When do I Start Timing Contractions in Labor?
Great question, when do you start timing contractions?
Timing contractions is basically a rite of passage for parents, it signals the official start of labor, and it means that in the next 4-20 hours you will be holding your baby in your arms, for the first time. ** Just a note, this post is geared towards first time parents, timing contractions for their first time ever**
How to time contractions
Timing contractions can be done on an app or using a timer on your phone. We love apps because it will automatically calculate how long your contractions are, how far apart they are, and how frequently they are coming! Timing a contraction will begin when the contraction begins to build, start then, and when the contraction begins to wind down, stop.
The length of a contraction is considered how long a contraction is from start to stop. The distance between or frequency of each contraction is the start of one contraction to the start of the next contraction. So one contraction starts, it lasts 1.5 minutes, you have a 3 minute break, then the next contraction starts. This means that your contractions are 4.5 minutes apart! You are moving right along in labor!
Avoid timing contractions too early
This is a common mistake for first time parents. They get wrapped up in timing contractions can be pretty easy for parents experiencing their first labor. As you will learn in your childbirth education class, staying distracted in labor is beneficial for keeping you comfortable and getting you through the long early labor easier. Early labor can be long and boring with contractions coming every so often. In early labor you should be going about your day, chatting with your Doula or perhaps calling your provider to give them a heads up!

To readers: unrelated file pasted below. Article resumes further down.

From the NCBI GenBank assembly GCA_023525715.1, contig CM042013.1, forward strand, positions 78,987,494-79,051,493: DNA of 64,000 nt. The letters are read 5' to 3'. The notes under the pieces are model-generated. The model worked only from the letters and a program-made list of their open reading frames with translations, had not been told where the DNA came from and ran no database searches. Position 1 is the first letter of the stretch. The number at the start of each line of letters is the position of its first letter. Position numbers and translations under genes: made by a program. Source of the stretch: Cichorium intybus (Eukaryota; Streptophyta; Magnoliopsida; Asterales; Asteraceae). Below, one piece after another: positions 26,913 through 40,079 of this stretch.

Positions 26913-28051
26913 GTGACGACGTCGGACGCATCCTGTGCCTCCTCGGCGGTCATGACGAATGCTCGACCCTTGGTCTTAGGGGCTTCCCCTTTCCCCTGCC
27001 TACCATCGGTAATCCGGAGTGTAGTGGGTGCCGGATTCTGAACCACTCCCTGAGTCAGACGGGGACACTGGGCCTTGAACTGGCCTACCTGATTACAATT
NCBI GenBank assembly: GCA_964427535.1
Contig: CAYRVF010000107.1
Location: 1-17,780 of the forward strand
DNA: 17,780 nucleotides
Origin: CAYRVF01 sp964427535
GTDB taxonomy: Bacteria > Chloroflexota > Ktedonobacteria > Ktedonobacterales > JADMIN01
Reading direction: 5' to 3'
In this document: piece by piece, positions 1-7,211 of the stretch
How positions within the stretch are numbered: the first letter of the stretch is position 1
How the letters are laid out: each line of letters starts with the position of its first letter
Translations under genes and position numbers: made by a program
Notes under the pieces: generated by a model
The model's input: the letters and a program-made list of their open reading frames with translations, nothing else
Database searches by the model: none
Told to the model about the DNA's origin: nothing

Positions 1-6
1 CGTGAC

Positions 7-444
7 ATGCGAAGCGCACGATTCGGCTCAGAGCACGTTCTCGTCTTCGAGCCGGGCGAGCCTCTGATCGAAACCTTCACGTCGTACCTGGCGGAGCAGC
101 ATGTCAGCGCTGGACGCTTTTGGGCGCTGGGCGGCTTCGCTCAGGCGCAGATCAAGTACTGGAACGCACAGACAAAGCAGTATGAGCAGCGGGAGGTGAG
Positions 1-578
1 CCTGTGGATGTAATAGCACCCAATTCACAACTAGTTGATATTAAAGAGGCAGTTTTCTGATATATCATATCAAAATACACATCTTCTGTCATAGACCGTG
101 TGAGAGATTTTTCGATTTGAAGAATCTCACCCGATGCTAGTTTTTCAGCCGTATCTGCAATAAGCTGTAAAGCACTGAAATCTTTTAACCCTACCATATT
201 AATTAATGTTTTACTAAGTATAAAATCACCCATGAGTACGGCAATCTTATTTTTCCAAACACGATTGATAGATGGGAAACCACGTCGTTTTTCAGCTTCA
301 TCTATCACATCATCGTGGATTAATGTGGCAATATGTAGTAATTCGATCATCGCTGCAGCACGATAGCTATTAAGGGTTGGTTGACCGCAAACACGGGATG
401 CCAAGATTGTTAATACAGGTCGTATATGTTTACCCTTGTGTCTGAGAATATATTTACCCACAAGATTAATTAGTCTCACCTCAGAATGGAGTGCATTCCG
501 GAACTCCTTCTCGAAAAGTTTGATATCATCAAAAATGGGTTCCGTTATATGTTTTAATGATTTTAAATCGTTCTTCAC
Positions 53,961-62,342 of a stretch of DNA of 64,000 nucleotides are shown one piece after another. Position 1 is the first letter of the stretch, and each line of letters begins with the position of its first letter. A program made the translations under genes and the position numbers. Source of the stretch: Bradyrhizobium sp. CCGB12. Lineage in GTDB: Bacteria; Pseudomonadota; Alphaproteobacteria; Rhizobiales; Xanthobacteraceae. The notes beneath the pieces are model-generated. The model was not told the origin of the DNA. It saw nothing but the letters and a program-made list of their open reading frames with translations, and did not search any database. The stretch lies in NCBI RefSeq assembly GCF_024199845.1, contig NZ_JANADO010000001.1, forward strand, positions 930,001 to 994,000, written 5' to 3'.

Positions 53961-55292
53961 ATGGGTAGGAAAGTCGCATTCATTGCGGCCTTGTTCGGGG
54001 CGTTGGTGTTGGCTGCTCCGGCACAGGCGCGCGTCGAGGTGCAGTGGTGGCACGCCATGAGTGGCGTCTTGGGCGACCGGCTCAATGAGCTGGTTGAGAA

Constantly staring at the app, trying to will labor to move faster and for contractions to come closer together will mean you are focusing on labor, early labor, which in turn will make it more uncomfortable and when labor picks up to active labor, you will be over it and ready to be done.
Our advice to you is to time contractions when they start to see where you are at and then put the app away and come back to it when you notice a big change. What sort of change will you look for? Early labor contractions can be worked through very easily and while you are doing your normal day to day tasks. When you begin timing contractions at this point you will notice they are short and far apart, a big change will happen when you suddenly need to focus through them, or they are suddenly lasting longer. When you notice this big change, time again for about an hour to check on the change.
You’ve timed contractions, now when do you go into the hospital?
After the first big change, call in your support team, your Doula or whoever is supporting you and update them on your progress. Usually your Doula will labor at home with you for a while before you head into the hospital. The first big change does not necessarily mean that you need to head into the hospital, especially if you are low risk and planning an unmedicated labor.
When your contractions hit 5 minutes apart, lasting at least 1 minute long, for at least 1 hour (we recommend 2 hours though), you can head in to your birthing location! Sometimes labor stops and starts and we recommend a childbirth education class to help you know what to expect in labor, and how to navigate the potential patterns in labor!